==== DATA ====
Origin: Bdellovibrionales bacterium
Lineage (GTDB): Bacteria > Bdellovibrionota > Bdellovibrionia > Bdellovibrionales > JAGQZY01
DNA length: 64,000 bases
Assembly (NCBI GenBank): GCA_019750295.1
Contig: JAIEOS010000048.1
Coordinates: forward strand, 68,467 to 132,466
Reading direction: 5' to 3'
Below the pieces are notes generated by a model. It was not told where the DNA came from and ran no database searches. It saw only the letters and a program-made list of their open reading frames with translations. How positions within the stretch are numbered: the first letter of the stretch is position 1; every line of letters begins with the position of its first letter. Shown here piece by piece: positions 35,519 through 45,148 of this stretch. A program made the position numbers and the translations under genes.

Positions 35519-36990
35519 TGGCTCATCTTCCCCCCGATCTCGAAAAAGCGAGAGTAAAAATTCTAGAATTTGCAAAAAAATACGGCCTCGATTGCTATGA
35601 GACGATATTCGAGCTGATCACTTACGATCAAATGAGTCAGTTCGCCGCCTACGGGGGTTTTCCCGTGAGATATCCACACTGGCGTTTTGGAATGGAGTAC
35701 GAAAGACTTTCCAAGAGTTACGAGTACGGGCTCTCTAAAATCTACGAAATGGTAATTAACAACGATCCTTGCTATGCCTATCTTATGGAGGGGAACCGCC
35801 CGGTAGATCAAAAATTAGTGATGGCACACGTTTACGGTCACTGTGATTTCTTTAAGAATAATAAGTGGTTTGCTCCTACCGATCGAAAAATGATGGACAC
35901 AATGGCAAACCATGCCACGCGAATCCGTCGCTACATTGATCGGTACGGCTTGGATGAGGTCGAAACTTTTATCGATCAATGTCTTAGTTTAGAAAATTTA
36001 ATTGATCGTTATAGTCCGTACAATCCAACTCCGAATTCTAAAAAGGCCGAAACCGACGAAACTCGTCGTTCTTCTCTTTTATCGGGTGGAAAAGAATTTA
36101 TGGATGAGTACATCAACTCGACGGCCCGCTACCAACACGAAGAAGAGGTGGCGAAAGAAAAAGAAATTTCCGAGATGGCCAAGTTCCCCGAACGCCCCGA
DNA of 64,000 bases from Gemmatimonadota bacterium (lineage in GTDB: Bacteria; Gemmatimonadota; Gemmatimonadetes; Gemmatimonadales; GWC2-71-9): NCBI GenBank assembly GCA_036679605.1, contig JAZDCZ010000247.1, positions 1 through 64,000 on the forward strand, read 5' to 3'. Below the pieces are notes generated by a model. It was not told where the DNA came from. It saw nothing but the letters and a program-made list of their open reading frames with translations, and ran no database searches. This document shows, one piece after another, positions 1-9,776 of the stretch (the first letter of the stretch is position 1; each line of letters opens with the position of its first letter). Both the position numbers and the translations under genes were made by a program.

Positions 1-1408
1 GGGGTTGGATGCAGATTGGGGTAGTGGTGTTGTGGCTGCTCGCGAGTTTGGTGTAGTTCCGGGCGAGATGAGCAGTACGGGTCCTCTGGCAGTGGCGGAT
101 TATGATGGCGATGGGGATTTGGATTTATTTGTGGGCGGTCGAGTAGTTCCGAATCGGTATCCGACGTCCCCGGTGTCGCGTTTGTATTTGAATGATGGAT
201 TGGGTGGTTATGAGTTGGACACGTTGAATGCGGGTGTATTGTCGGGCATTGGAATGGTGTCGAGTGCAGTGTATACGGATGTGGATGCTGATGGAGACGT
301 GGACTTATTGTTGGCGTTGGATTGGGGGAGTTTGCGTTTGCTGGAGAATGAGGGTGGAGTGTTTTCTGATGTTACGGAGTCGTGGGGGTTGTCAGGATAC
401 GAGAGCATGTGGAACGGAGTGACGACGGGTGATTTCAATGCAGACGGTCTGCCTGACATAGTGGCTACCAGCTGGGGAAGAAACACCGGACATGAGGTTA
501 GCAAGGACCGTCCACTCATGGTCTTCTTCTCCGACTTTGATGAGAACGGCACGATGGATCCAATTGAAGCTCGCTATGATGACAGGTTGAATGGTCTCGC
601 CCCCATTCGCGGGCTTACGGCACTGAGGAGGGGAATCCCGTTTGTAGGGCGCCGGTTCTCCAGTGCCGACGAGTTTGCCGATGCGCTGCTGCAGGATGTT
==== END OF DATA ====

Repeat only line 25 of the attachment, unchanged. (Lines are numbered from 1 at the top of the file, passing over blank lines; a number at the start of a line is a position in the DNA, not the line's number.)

601 CCCCATTCGCGGGCTTACGGCACTGAGGAGGGGAATCCCGTTTGTAGGGCGCCGGTTCTCCAGTGCCGACGAGTTTGCCGATGCGCTGCTGCAGGATGTT